A lot of the anxiety we have about evangelism is due to our insecurities about being able to share the gospel or answer questions from unbelievers. You can alleviate some of this stress by preparing a document in your note-taking app that includes a clear explanation of the gospel (there’s no shame in reading it aloud until you have it memorized), a few relevant Bible verses, and answers to common questions and objections to the Christian faith. Having this document as a quick reference can keep you feel more confident about sharing God’s good news.

You can also create a folder in your Kindle app that includes the books you find most helpful in explaining or defending the faith. Then, when there is a passage from a book that you think would be useful for a new believer, you can pull out your phone and share it with them directly.

5. Schedule some encouragement

Too often our friends and family need words of encouragement when we are unable to be with them or give them our direct attention. A simple way to close this gap is to use a scheduling app to send a text message with words encouragement or relevant Bible verses right before they are needed (such as when a church member is heading to the clinic for a chemotherapy treatment).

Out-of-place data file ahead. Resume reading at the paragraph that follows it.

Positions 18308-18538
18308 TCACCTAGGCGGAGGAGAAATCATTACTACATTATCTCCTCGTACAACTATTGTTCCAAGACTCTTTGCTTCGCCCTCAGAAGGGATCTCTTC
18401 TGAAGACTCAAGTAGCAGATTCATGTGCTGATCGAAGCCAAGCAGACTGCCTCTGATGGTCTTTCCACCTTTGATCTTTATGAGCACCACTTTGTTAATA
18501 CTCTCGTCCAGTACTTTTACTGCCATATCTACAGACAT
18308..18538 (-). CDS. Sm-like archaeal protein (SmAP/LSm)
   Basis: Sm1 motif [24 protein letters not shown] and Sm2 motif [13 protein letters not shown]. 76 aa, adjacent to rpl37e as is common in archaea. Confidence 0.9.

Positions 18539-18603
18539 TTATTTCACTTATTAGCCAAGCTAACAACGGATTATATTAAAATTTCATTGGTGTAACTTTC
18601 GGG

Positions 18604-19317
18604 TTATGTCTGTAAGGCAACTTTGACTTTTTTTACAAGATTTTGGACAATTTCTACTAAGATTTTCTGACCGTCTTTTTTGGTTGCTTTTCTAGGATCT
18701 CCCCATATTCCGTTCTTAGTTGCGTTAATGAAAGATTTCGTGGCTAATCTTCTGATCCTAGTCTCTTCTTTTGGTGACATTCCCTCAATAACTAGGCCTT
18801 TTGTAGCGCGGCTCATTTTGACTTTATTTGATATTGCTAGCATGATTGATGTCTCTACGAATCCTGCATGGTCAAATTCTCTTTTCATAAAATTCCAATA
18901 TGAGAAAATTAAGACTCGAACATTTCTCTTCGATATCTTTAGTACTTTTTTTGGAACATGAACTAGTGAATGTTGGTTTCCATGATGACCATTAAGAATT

Recommended resources: Delayd, Text Timer

6. Pray through your social media feeds

Smartphones have made it possible to fill the time we used to “waste” waiting in lines at the bank or checkout line. Now we can use those short spurts of time to scroll through Facebook or Twitter. But skimming through social media can be more than a form of distraction; we can use it to look for unspoken needs of those in our networks.

Next time you’re stuck waiting, scroll through your follower or friends list and use it as a prompt to say a quick prayer for people you usually don’t include on your prayer list.

7. Create your own audio Bible commentary

Almost every smartphone has a built-in app that let’s you record audio (i.e., iPhone’s Voice Memos). This can be a useful tool for helping you capture your thoughts about Scripture. For example, you can start with creating summaries of Bible books (they don’t need to be theologically detailed, just something that will aid your understanding). Start with simple summaries, such as “Leviticus: About the ceremonial law” or “Proverbs: The wise sayings of Solomon.” Later, you can refine and replace them with versions by Biblical scholars (e.g., Joshua: God gave the land he promised and Israel took it (11:23; 21:43-45). — Liam Goligher)

You can also made audio recordings of your thoughts and insights after your daily Bible reading. By labeling and organizing them by chapter and verse, you can easily create commentaries and study tools to help you remember what you’ve learned (and recording audio helps you to capture the thoughts quickly when you don’t have time or energy to write them down).


Editors’ note: Some material in this article is adapted from Joe Carter’s latest work, the NIV Lifehacks Bible: Practical Tools for Successful Spiritual Habits (Zondervan, 2016).